WASHINGTON -- Inside the muted Northwest D.C. apartment of 38-year-old Daniel Hincapie are scattered memories of his late fiancée Wendy Martinez.
"It's comfortable, but still it can be empty," said Hincapie as he looked at a photo of him and Martinez hiking the Shenandoah Valley.
"There is no way to run away from the pain," Hincapie added. "I think it’s more of a question about what they represent and what they remind you."
Hincapie tries to hold onto happier memories, but can't escape the day Martinez was killed.
"It was just a normal day," Hincapie recalled. "We had been exchanging details about our wedding. She said, 'I'm going for a quick run, buy some pork chops, and come back for dinner.' I said, 'I'm going to the gym, and I'll see you soon.' She threw me a kiss, and I went to the gym."
But that didn't happen.
"I came back and she's not there," Hincapie said. "It's taking a little longer than expected. We have this find friends application in our phone and her location was just two blocks away from our apartment. She didn't respond to my text which was kind of unusual. But I saw her location so she's probably carrying a couple of bags.
He waited a few more minutes and tried to text her again.
“I check[ed] the phone and it marks [that] she's in the same location. And I zoom and I see that its marking in the middle of the street. That's the moment that I knew something was off,” Hinacapie said, as tears began welling in his eyes.
He got dressed and began walking toward Martinez’s location, which is noted on the app. It was just a few blocks from the apartment he shared with Martinez. Hinacapie could see a swarm of police cars and glaring lights.
"You're praying that nothing serious happened but the rational part of you knows that if you have a big police presence, something serious has happened,” Hinacapie explained.
Martinez, 35, was stabbed to death while on that run. Police said surveillance video shows 23-year-old Anthony Crawford stabbing Martinez multiple times.
She managed to get away and stumbled into a Chinese restaurant where she collapsed. Patrons inside tried to help but there wasn’t much they could do.
It was a random act of violence that claimed the life of a woman many loved.
"It gets harder with time," Hinacapie said. "You're in the aftermath and you're facing this new reality -- which is definitely not the reality you planned.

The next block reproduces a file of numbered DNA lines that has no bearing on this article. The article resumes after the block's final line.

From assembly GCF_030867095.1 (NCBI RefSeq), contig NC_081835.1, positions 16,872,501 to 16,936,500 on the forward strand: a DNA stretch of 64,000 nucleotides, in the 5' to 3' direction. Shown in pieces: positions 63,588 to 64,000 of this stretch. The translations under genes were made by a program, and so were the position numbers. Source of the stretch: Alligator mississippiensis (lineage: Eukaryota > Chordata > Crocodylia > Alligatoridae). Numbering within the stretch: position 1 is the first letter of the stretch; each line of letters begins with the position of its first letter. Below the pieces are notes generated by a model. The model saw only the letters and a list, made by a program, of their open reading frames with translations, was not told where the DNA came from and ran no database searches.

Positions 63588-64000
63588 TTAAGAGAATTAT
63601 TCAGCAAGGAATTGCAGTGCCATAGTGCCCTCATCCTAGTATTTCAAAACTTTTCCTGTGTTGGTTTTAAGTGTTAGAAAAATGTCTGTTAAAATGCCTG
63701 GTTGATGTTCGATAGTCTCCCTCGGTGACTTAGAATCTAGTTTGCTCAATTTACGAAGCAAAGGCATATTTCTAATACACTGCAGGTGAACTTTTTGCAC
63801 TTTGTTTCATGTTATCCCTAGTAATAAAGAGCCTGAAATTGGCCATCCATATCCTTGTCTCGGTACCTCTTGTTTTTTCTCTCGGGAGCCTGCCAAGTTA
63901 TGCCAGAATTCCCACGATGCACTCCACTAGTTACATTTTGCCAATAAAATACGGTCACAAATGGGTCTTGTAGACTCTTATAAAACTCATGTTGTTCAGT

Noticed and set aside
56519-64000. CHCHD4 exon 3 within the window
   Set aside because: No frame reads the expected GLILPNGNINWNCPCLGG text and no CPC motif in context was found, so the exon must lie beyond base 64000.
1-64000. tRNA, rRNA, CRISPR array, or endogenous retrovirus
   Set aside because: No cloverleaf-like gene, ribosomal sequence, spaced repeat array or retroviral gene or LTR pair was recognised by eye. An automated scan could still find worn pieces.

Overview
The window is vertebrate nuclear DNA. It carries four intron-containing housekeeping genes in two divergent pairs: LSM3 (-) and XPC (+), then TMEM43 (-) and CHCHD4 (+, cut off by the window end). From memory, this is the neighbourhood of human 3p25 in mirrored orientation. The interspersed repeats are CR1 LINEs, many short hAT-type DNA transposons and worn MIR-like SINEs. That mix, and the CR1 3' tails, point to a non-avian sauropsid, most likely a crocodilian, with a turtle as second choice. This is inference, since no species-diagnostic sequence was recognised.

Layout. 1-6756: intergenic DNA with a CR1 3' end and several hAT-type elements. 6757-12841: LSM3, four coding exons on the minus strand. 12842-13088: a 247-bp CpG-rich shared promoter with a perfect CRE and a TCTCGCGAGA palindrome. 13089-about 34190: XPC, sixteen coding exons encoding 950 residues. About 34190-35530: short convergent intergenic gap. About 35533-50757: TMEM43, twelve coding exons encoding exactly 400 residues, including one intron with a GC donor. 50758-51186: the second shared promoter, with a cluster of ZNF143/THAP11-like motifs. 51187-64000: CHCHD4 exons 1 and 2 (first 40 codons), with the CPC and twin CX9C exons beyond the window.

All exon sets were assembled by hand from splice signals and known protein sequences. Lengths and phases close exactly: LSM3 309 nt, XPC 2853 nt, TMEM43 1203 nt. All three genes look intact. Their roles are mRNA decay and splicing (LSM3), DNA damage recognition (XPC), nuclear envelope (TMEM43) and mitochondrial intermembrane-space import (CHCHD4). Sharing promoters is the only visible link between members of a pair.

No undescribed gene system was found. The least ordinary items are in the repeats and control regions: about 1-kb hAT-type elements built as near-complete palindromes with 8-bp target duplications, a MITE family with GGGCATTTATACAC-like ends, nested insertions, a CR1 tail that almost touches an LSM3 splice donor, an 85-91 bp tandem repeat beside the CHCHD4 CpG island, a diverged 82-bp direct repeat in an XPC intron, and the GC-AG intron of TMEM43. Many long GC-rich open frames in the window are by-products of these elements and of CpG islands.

Running is what brought the two together. He was introduced to Martinez when he needed help training for his first marathon. They trained together and eventually fell in love. Now, running for Hincapie is a form of therapy and way to remember the woman he hoped to marry.
“I cannot run away from this," Hinacapie. "There is no way to run away from this."
To honor his late fiancée, Hincapie signed up for the Boston Marathon. It’s the same race Martinez was training for the night she was killed.
Hincapie spent two months training—running through the streets of Washington.
The marathon took the Hinacapie on a 26.2-mile journey through eight cities, 500,000 screaming spectators, over the course of more than five hours.
"I saw him coming through and it was my daughter coming through," said Cora Martinez. "I know he's going to get through the finish line."
As he crossed the finish line, he held up a large sign with four words:
"Love Wins. Wendy Wins."
Hincapie set his sights on a new challenge -- The Wendy Martinez Legacy Project. He, along with Martinez’s family, started the charity as a way to keep the slain runner’s memory alive. The charity formed with the purpose of supporting woman in technological fields and through running.
In April, the organization awarded it first grant to Girls on the Run-DC for $6,000.
“Our partnership with GOTR-DC, which will teach girls to tap into their own strength and confidence through the sport [of running], is a fitting tribute to Wendy and a promise that her legacy will endure," said Hincapie.